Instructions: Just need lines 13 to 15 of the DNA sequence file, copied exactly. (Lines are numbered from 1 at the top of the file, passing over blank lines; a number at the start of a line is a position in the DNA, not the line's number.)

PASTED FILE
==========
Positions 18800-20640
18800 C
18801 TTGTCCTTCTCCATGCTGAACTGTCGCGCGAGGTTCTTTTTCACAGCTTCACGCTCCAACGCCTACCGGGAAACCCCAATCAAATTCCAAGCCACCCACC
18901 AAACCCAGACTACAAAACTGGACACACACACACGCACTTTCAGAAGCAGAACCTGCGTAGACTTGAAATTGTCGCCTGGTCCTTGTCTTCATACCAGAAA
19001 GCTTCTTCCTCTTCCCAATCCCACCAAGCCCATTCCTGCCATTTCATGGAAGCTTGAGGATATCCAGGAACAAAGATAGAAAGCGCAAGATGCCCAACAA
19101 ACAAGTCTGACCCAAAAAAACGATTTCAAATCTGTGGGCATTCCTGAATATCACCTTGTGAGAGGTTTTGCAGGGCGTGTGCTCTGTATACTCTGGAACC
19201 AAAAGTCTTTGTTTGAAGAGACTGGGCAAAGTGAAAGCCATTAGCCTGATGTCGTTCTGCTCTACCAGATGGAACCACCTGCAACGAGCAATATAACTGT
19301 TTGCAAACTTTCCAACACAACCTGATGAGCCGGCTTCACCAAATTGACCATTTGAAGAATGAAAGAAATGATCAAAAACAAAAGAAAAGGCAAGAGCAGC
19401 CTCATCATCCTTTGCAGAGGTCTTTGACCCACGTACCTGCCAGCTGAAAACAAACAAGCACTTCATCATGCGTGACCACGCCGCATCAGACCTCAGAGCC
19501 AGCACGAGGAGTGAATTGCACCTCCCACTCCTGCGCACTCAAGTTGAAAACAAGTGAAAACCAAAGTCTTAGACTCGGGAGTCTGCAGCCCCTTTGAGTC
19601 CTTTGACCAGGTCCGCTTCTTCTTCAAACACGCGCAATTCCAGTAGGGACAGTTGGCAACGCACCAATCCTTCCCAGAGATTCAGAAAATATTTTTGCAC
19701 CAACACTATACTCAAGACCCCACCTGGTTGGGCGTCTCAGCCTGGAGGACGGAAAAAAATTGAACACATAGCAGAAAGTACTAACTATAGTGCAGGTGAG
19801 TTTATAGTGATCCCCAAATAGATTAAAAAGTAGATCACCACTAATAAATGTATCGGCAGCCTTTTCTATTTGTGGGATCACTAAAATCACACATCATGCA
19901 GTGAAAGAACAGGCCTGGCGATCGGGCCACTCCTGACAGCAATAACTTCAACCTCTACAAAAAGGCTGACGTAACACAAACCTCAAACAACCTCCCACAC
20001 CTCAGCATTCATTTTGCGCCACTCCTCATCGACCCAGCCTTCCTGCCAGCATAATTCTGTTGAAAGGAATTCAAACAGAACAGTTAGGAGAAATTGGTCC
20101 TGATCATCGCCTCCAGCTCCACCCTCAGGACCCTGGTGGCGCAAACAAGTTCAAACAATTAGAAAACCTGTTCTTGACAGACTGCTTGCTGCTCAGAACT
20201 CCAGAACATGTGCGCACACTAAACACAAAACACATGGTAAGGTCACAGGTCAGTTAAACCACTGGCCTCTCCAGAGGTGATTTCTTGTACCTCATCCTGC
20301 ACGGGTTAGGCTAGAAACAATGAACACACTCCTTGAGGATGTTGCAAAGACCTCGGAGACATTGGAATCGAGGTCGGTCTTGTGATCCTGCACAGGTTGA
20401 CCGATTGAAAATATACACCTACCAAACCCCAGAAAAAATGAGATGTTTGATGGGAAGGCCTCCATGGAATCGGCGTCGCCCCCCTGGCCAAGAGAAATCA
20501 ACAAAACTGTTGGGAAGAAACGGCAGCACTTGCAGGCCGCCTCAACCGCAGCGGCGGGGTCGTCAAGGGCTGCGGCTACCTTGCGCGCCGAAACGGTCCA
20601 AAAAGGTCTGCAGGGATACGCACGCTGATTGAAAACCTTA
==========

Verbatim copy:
19801 TTTATAGTGATCCCCAAATAGATTAAAAAGTAGATCACCACTAATAAATGTATCGGCAGCCTTTTCTATTTGTGGGATCACTAAAATCACACATCATGCA
19901 GTGAAAGAACAGGCCTGGCGATCGGGCCACTCCTGACAGCAATAACTTCAACCTCTACAAAAAGGCTGACGTAACACAAACCTCAAACAACCTCCCACAC
20001 CTCAGCATTCATTTTGCGCCACTCCTCATCGACCCAGCCTTCCTGCCAGCATAATTCTGTTGAAAGGAATTCAAACAGAACAGTTAGGAGAAATTGGTCC